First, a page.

Bulgaria seeks closer ties with Turkey to tackle migrant inflow
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Bulgarian Prime Minister Boiko Borisov (C) inspects the barbed wire fence constructed on the Bulgarian-Turkish border, near Malko Tarnovo, Bulgaria, May 22, 2016. REUTERS/Stoyan Nenov/Files
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SOFIA (Reuters) - The lack of coordinated European response to the migrant flow from the Middle East means Bulgaria must work more closely with neighboring Turkey to deal with the crisis, Prime Minister Boiko Borisov said on Wednesday.
Government sources say Borisov is due to visit Turkey on Friday or Saturday, although there has been no official confirmation of the planned visit.
One million migrants and refugees, many coming via Turkey which says it hosts 2.7 million Syrian refugees, arrived in Europe last year and several EU states have taken unilateral measures to tighten borders despite a deal between Ankara and Brussels which stemmed the flow from Turkey in recent months.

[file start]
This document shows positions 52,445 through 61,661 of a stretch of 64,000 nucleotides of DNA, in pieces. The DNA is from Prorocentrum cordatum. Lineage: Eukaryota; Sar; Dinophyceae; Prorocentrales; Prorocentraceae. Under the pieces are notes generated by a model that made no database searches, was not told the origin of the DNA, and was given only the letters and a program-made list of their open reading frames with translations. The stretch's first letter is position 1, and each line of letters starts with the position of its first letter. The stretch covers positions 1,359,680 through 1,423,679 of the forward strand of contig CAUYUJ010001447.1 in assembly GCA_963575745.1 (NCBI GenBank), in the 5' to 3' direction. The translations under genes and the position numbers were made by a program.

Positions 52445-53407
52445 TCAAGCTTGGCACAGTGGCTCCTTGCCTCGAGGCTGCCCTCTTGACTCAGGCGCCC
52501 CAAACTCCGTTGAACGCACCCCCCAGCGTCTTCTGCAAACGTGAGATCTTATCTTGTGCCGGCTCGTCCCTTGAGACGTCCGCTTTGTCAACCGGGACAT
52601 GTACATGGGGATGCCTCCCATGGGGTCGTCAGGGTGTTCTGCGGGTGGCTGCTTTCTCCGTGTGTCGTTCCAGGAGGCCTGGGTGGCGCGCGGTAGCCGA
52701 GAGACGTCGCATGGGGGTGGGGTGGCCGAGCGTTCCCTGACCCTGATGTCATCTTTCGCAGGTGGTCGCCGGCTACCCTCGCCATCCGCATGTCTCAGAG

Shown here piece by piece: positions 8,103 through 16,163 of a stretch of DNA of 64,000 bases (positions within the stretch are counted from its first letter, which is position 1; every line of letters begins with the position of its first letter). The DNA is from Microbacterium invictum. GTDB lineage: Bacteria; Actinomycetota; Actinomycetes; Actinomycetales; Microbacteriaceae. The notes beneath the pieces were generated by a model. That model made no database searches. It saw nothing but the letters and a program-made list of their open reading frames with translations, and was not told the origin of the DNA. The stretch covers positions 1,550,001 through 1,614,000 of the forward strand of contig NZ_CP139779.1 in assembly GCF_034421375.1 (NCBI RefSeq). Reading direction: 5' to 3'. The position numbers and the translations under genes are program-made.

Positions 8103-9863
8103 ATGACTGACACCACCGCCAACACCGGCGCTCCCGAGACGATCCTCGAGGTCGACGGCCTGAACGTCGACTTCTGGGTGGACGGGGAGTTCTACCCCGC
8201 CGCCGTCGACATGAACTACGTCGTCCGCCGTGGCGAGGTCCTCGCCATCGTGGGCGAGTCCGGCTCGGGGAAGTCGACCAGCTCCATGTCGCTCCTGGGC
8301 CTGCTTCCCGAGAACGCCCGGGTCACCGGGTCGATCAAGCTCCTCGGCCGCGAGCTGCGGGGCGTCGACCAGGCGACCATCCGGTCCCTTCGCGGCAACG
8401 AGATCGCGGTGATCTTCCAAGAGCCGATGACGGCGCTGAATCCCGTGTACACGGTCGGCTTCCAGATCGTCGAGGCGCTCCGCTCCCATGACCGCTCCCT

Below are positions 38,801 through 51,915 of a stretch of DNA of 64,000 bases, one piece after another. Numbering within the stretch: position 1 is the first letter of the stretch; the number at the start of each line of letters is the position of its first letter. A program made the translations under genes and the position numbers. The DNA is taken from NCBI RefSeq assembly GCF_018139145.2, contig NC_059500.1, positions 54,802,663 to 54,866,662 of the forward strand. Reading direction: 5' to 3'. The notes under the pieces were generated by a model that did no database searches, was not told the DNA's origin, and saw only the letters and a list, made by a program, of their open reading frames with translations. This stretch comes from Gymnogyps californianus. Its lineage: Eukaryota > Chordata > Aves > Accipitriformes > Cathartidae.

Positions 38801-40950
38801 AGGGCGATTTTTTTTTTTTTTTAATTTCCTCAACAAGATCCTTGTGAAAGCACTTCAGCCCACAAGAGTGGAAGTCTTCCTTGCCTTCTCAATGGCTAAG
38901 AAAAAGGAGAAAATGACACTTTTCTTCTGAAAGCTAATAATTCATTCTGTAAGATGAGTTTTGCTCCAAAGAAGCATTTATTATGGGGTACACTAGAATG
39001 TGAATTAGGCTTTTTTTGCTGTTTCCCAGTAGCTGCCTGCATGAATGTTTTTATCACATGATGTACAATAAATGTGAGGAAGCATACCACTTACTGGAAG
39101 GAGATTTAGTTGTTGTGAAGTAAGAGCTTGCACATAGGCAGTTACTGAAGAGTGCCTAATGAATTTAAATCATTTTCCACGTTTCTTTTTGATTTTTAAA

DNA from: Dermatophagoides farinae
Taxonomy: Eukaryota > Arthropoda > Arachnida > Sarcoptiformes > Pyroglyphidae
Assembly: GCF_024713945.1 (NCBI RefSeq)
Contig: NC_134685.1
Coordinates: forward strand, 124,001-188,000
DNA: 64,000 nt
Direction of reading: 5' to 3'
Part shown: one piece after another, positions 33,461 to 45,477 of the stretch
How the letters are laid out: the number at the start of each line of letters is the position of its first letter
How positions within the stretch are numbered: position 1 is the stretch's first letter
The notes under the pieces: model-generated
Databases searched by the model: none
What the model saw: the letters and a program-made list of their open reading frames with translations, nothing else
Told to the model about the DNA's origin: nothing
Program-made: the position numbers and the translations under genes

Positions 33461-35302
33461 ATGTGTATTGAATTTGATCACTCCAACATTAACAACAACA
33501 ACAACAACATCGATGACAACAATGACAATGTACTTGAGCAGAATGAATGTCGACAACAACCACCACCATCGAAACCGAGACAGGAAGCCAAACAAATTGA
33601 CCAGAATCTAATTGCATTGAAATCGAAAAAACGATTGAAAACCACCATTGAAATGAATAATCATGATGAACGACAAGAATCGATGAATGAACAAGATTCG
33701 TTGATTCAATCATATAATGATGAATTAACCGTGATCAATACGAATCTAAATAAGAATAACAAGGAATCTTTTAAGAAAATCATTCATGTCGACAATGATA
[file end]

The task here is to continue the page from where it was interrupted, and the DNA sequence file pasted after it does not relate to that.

"I do not see a perspective on a solution to the migrant crisis in Europe," Borisov said. "All I see is every country trying to save itself in panic and looking for a clause in their EU membership contract that would allow them to act separately."
He also said that the "thousands and thousands" of EU regulations imposed on European Union member Bulgaria, including border monitoring and food and shelter provisions to refugees, had cost it heavily.
"Our only option is to look for a partnership with Turkey," he said in a statement.
Borisov's comments come as Turkey is trying to restore its economic and trade relations with Russia, which were damaged by downing a Russian jet last year - a move which Bulgaria may seek to follow.
Just over two months before the presidential election, Sofia is taking steps towards warmer relations with Russia after hardening its foreign policy since the Ukraine crisis.
Once a loyal Moscow ally, Bulgaria is considering reviving major Russian energy projects like the South Stream gas pipeline and the Belene nuclear power plant, which were canceled in recent years.
The ex-Communist state is almost entirely dependent on Russian energy supplies and many Bulgarians feel a deep affinity for their giant neighbor across the Black Sea.
(Reporting by Angel Krasimirov)
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